(Bloomberg) -- Nio Inc.’s annual loss widened last year as the Chinese electric-vehicle maker faced fierce competition in the world’s biggest EV market.

The Shanghai-based company’s net loss of 5.4 billion yuan in the fourth quarter brought its annual deficit to 20.7 billion yuan ($2.9 billion), according to a statement Tuesday. Nio posted better-than-expected sales for the final three months of 2023.

“Moving into 2024, we will prioritize our business objectives, improve system capabilities and optimize cost management,” Nio Chief Financial Officer Steven Feng said. While vehicle margins improved to 11.9% in the fourth quarter, that was still below analyst expectations.

Unlike rivals Xpeng Inc. and Li Auto Inc., which is now making money, Nio hasn’t announced any major product launch plans for 2024. The automaker, which has a line up of mainly premium sport utility vehicles and sedans, is however expected to unveil a mass-market brand that would compete with Tesla Inc.’s locally built models — a move analysts say may help stem losses.

Nio now expects to ship as many as 33,000 cars in the first quarter, down from 50,045 vehicles in the previous three-month period. The company’s deliveries last year weren’t even two-thirds of its original sales target.

Gross margins for the fourth quarter came in at 7.5% compared to the 10.2% the market was looking for. Nio now sees revenue of as much as 11.1 billion yuan for the current quarter, significantly below analyst expectations.

Once considered one of the brightest rising stars in China’s EV market, Nio has struggled of late, last year receiving a capital injection in the form of a just-in-time share sale to CYVN Holdings LLC, an investment entity controlled by the government of Abu Dhabi. The June $738.5 million cash infusion may only last a short while at current burn rates.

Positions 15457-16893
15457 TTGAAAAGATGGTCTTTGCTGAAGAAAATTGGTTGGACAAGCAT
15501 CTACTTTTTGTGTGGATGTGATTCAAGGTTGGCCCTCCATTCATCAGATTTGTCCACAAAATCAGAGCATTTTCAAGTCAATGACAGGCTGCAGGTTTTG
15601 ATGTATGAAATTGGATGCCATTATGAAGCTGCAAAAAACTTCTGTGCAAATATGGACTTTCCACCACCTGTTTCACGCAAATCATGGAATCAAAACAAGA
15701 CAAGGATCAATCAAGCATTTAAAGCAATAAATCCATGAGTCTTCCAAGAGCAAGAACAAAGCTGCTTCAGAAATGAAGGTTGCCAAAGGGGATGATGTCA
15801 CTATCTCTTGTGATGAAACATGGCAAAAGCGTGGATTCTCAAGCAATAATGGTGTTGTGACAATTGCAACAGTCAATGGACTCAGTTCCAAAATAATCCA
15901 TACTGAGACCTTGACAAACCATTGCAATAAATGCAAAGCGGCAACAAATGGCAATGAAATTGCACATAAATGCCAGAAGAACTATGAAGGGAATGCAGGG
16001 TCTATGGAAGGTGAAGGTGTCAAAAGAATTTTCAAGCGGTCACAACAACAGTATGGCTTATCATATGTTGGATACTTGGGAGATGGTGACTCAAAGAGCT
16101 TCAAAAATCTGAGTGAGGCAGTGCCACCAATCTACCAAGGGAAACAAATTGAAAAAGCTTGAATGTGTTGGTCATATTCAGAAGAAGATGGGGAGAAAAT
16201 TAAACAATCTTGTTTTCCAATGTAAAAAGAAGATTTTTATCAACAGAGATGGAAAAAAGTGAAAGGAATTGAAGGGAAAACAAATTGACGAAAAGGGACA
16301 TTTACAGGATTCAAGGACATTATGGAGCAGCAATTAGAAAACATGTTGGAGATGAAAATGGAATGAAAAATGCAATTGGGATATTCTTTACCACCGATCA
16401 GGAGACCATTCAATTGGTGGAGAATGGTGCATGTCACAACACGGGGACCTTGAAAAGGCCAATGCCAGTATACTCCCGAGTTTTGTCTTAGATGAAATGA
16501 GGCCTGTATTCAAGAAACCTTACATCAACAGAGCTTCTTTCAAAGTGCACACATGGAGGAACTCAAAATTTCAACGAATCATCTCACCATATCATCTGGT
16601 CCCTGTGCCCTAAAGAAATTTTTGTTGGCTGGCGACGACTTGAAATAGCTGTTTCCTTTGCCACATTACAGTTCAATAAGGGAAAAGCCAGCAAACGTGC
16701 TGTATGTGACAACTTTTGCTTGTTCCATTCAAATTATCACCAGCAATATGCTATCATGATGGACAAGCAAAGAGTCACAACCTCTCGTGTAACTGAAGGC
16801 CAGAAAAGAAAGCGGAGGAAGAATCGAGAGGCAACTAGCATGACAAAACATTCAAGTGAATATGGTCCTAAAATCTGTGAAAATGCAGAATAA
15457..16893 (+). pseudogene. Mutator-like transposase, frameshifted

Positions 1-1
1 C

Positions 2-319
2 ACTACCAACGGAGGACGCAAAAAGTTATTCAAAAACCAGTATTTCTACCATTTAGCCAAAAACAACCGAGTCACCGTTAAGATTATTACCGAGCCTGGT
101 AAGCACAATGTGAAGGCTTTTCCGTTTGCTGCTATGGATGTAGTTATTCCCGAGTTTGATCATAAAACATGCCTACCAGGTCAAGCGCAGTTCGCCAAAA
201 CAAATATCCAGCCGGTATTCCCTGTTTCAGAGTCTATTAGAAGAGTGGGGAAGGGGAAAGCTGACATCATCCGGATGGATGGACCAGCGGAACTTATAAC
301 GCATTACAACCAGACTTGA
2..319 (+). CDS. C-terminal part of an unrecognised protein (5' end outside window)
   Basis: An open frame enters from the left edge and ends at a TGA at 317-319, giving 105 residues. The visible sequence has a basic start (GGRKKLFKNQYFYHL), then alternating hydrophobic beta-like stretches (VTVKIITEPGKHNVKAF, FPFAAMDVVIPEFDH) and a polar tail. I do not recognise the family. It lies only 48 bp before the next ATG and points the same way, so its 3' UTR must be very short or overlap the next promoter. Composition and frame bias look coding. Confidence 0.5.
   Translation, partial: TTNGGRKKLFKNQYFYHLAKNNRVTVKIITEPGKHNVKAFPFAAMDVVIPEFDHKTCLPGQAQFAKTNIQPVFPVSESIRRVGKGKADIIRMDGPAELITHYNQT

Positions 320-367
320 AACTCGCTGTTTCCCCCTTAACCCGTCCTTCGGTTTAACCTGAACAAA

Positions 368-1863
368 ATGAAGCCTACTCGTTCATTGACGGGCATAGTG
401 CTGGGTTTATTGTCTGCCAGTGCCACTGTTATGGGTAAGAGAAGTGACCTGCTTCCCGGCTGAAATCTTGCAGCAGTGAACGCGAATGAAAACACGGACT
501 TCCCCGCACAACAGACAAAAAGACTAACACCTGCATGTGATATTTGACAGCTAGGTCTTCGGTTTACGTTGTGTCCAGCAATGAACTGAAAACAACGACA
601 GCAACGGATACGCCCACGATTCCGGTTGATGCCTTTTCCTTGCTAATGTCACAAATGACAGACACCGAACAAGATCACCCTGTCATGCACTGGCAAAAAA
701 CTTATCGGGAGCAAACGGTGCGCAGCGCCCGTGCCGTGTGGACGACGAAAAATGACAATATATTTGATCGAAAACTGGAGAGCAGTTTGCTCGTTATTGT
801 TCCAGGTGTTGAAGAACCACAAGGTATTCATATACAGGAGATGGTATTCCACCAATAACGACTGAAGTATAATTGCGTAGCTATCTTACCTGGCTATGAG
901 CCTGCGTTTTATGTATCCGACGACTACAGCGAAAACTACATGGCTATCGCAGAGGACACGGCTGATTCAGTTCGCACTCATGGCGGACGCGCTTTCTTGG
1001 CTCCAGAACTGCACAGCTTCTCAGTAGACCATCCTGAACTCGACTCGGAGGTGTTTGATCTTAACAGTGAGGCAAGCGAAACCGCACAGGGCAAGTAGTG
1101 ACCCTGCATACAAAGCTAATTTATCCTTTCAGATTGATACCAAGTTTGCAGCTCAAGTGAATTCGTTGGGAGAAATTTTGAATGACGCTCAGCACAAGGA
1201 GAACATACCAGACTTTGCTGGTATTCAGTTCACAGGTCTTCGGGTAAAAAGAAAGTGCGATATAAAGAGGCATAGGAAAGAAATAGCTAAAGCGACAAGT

Nio’s mass market brand Alps will start deliveries in the fourth quarter, Chief Executive Officer William Li said during an earnings call Tuesday. Its first model will come with a swappable battery and compete with Tesla’s Model Y SUV, while the second model has been developed for larger families. With an output of around 10,000 units per month, Alps’ first product will have a 10% lower manufacturing cost than the Model Y, the CEO said.

The main Nio brand will maintain its focus on premium cars and only offer models with priced above its 298,000 yuan ET5 sedan, Li said, adding that Alps will prioritize volume. The company also plans to launch an even cheaper sub-brand in 2025, with vehicles priced below 200,000 yuan. Nio is also expanding in the United Arab Emirates.

In November, Nio trimmed around 10% of its workforce and the carmaker has considered spinning off some non-core businesses to reduce costs. In December, it signed a deal for a $2.2 billion cash injection again from CYVN Holdings. Upon completion, CYVN will own a 20.1% stake in Nio and can nominate two board directors.

The automaker also entered into a technology license agreement last month with a subsidiary of CYVN to grant a non-exclusive and non-transferrable worldwide license to Nio’s existing and future technical information, technical solutions, software and intellectual property rights, it said in the statement. 

Nio is aggressively promoting its battery-swap technologies, partnering with a handful of Chinese automakers including Geely Automobile Holdings Ltd. and local authorities in Anhui province, where Nio’s factory is based. EVs using battery-swap technology can be driven into a booth where the depleted cell is replaced with a charged one in a matter of minutes, reducing driver concern about range and charging times.

Nio’s US-listed shares are down 41% this year.

--With assistance from Craig Trudell.

(Updates with information on Nio’s Alps brand in 8th paragraph.)

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